Jesus is much more than a model moral code for living. He alone and He only is the way to Heaven!
Contextually, the point is this: trials, persecution, and betrayal may be from pretenders who really do not believe the way you do! Those who bring hurt into your life may not be saved. Paul’s advice relative to people who fall into this category is to avoid such men as these (3:5).
“For among them are those who enter into households and captivate weak women weighed down with sins, led on by various impulses, always learning and never able to come to the knowledge of the truth. Just as Jannes and Jambres opposed Moses, so these men also oppose the truth, men of depraved mind, rejected in regard to the faith. But they will not make further progress; for their folly will be obvious to all, just as Jannes’s and Jambres’s folly was also. Now you followed my teaching, conduct, purpose, faith, patience, love, perseverance, persecutions, and sufferings, such as happened to me at Antioch, at Iconium and at Lystra; what persecutions I endured, and out of them all the Lord rescued me! Indeed, all who desire to live godly in Christ Jesus will be persecuted” (3:6–12).
Again, here is this clear promise from Scripture: persecution is normative (3:12). I am in agreement with commentators who hold verse 12 to be related to verse 5: those who hold to a form of godliness (v. 5) will not nearly as much be characterized by persecution (v. 12).2 Why? Because Jesus and Paul and other biblical writers repeatedly associate genuine godliness with persecution in the following passages:
A. JESUS IN MATTHEW 10:22–23
“You will be hated by all because of My name, but it is the one who has endured to the end who will be saved. But whenever they persecute you in one city, flee to the next; for truly I say to you, you will not finish going through the cities of Israel until the Son of Man comes.”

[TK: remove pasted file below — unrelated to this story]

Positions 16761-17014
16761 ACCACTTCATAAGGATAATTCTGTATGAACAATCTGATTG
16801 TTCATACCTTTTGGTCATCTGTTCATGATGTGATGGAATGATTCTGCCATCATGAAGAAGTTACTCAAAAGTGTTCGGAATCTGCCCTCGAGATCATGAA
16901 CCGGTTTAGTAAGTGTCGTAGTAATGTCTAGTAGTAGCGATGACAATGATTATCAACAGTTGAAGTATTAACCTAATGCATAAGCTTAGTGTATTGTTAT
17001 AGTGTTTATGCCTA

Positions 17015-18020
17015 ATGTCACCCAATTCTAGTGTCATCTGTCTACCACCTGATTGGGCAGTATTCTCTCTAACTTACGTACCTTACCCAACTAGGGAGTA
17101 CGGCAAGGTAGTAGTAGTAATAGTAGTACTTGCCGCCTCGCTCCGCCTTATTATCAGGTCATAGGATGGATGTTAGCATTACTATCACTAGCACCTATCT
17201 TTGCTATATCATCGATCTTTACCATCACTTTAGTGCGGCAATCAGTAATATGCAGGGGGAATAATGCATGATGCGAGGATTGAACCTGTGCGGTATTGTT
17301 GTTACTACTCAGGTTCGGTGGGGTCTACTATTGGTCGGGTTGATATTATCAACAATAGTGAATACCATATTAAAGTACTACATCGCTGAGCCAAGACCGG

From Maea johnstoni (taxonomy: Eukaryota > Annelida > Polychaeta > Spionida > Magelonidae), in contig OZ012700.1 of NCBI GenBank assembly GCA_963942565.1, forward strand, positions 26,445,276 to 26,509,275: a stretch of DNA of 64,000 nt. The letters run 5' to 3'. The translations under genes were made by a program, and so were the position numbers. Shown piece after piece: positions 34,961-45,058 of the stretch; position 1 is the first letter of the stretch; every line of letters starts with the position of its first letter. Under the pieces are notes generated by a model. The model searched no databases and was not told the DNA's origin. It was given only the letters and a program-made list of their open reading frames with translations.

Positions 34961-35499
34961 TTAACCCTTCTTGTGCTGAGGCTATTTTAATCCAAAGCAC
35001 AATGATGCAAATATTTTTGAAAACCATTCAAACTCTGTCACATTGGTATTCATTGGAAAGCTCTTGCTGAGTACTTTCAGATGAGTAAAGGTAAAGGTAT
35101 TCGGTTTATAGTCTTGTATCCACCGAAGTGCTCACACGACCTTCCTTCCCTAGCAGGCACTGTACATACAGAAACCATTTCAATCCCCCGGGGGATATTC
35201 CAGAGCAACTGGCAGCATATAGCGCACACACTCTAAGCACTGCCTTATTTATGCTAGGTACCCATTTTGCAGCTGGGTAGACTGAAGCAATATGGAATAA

B. JESUS IN LUKE 21:12
“But before all these things, they will lay their hands on you and will persecute you, delivering you to the synagogues and prisons, bringing you before kings and governors for My name’s sake.”
C. JESUS IN JOHN 15:20
“Remember the word that I said to you, ‘A slave is not greater than his master.’ If they persecuted Me, they will also persecute you;”
D. PAUL IN ACTS 14:22
“Strengthening the souls of the disciples, encouraging them to continue in the faith, and saying, ‘Through many tribulations we must enter the kingdom of God.’”
E. PAUL IN 1 THESSALONIANS 3:4
“For indeed when we were with you, we kept telling you in advance that we were going to suffer affliction; and so it came to pass, as you know.”
All of these various passages serve to associate genuine godliness with persecution. Having gone elsewhere to underscore this point, let’s turn our attention back to 2 Timothy 3.
Paul’s contrast of verse 5 with verse 12 in 2 Timothy 3 (of those who hold to a form of godliness and who have denied its power) continues on in the passages that follow verse 12. Note this below. What he is about to say in verses 13–17 is that genuine godliness coupled with the sacred writings (Scripture) has power! This power is seen manifest in others’ salvation.
“But evil men and impostors will proceed from bad to worse, deceiving and being deceived. You, however, continue in the things you have learned and become convinced of, knowing from whom you have learned them, and that from childhood you have known the sacred writings which are able to give you the wisdom that leads to salvation through faith which is in Christ Jesus” (3:13–15).
Paul is not talking about some kind of powerless social, exemplary Jesus here, i.e., a form of godliness: he is speaking about the salvific Jesus revealed in the sacred writings, the Scriptures— wherein is the power—the Gospel to transform lives! What’s the point relative to our theme: Don’t be so concerned about persecution, trials, and betrayal by the powerless, the imposters.
“All Scripture is inspired by God and profitable for teaching, for reproof, for correction, for training in righteousness; so that the man of God may be adequate, equipped for every good work” (3:16–17).
The ability to discern evil men who are imposters, who are powerless, who do not hold to the sacred writings is further delineated in the following passage listed above: Scripture will always be the final arbiter of truth for the genuine believer. Here then is an additional means by which to weigh the validity of your persecutors: what is their view of Scripture? Is it authoritative?
V. 2 TIMOTHY 4